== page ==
Academic journal article Contemporary Economic Policy

Measuring Health Insurance Benefits: The Case of People with Disabilities

Academic journal article Contemporary Economic Policy

Measuring Health Insurance Benefits: The Case of People with Disabilities

Article excerpt

Since 2012, the Congressional Budget Office has included an estimate of the market value of government-provided health insurance coverage in its measures of household income. We follow this practice for both public and private health insurance to capture the impact of greater access to government-provided health insurance for working-age people with disabilities, whose market value rose in 2010 dollars from $11.7 billion in 1980 to $114.3 billion in 2012. We then consider the more general implications of incorporating estimates of the market price of insurance, equivalent to that provided by the government, into policy analyses in a post-Affordable Care Act world. (JEL D31, H24, I18, J31)

I. INTRODUCTION

A crucial aspect of many recent policy debates in the United States focuses on the distribution and redistribution of financial resources. This can be seen in recent discussions of health care policies (Aaron and Burtless 2014), tax policies (Nunns, Eng, and Austin 2014), and income support policies (MaCurdy 2015). However, for such discussions to be meaningful, it is necessary to first establish an accurate assessment of how resources are currently distributed. To this end, starting in 2012, the Congressional Budget Office (CBO) has included an estimate of the market value of government-provided health insurance coverage in its measure of household resources (CBO 2012, 2013). However, there is considerable debate in the academic literature over the importance of including the market value of health insurance (i.e., the cost to employers and government of providing health insurance) in measures of economic resources and their distribution (see Burkhauser, Larrimore, and Simon 2013, for a discussion of this debate).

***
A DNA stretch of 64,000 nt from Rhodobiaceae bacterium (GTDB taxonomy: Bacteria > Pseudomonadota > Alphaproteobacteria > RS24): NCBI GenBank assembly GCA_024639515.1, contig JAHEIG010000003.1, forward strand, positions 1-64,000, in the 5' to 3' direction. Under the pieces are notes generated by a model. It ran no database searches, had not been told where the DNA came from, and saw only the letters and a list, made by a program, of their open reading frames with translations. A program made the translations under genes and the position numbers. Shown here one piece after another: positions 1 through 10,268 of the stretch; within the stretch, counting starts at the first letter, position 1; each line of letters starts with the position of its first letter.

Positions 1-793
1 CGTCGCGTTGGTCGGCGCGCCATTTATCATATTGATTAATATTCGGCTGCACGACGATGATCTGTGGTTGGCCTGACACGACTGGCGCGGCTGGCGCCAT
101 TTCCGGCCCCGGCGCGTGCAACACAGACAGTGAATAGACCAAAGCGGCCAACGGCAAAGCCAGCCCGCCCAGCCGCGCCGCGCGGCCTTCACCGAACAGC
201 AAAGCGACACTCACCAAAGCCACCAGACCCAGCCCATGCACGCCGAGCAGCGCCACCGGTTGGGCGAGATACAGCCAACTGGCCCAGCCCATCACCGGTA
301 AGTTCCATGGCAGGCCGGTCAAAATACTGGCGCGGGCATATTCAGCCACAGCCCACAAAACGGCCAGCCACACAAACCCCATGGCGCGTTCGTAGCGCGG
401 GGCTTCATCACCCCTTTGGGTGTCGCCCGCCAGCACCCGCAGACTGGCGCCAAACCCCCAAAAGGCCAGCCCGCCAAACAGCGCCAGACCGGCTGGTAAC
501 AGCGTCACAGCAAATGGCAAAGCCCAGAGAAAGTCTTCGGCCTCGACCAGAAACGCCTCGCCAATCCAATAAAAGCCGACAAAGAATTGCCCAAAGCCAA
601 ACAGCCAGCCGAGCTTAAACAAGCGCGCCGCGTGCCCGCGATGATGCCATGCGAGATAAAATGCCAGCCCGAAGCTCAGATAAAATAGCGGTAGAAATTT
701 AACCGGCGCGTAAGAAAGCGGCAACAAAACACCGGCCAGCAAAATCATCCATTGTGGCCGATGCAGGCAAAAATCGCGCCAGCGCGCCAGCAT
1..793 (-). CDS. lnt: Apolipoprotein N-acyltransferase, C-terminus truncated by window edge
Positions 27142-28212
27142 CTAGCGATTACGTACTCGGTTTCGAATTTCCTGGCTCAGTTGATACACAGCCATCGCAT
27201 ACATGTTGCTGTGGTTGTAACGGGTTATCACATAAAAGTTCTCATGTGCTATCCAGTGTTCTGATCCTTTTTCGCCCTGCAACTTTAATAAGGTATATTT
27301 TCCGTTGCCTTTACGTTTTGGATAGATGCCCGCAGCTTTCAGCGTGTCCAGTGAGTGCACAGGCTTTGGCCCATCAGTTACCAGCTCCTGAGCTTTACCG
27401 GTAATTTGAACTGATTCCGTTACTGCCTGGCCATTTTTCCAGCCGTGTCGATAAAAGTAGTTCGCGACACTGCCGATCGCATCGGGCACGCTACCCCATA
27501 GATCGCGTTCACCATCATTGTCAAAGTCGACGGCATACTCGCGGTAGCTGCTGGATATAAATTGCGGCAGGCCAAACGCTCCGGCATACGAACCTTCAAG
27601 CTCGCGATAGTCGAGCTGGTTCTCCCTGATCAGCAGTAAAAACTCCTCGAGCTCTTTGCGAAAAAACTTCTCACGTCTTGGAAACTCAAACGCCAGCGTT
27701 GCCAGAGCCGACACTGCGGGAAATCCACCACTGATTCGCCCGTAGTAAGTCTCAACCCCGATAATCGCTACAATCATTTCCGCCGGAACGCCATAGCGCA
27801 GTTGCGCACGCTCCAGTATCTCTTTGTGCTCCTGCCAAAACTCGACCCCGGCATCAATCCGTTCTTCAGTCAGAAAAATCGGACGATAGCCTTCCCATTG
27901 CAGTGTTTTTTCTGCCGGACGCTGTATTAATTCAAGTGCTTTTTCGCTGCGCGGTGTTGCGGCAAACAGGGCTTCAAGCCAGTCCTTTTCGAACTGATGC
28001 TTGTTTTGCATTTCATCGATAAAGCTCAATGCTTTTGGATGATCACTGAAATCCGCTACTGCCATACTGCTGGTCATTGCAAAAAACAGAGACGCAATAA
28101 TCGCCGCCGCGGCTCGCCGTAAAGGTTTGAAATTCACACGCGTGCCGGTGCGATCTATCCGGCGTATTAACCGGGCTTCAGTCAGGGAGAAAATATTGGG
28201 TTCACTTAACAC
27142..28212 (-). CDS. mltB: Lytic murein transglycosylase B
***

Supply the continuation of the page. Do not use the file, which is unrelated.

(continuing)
A small academic literature shows that the inclusion of the market value of health insurance impacts resource levels, but has little effect on trends outside of the bottom of the distribution (Armour, Burkhauser, and Larrimore 2014; Burkhauser, Larrimore, and Simon 2013; Burtless and Milusheva 2013; Burtless and Svaton 2010; Sommers and Oellerich 2013). However, placing a resource value on health insurance may be more important for specific segments of the population than it is for the whole population and to date no analyses have been done on its importance on these segments of the population. Here, we focus on an obvious one--working-age people with self-reported work activity limitations (i.e., working-age people with disabilities). In doing so, we assess the impact of the new CBO approach of including the market value of government-provided health insurance in measures of economic resources. Following this approach to valuing health insurance, we demonstrate the impact that increased access to private and public health insurance has had on the observed economic resources of individuals with disabilities since 1980, both absolutely and relative to the rest of the working-age population. This growth in the share of resources of those with disabilities that are devoted to medical costs matters for a number of policy debates, including discussions of the distribution of resources across population groups as well as discussions over how program rules affect the behavior of those receiving these benefits who may consider entering the labor market or those who are considering applying for these benefits.

Using our findings as an example, we then discuss the merits of valuing health insurance coverage as an economic resource based on its price in the market place, and consider how the Affordable Care Act (ACA) fundamentally changes the market values under this approach.

II. BACKGROUND ON THE WORKING-AGE POPULATION WITH DISABILITIES

The working-age population (aged 18-64) with disabilities that we focus on in this paper is important both as a share of the overall population (8.2% of working-age adults reported having a work activity limitation in 2011) and as a share of government expenditures. …

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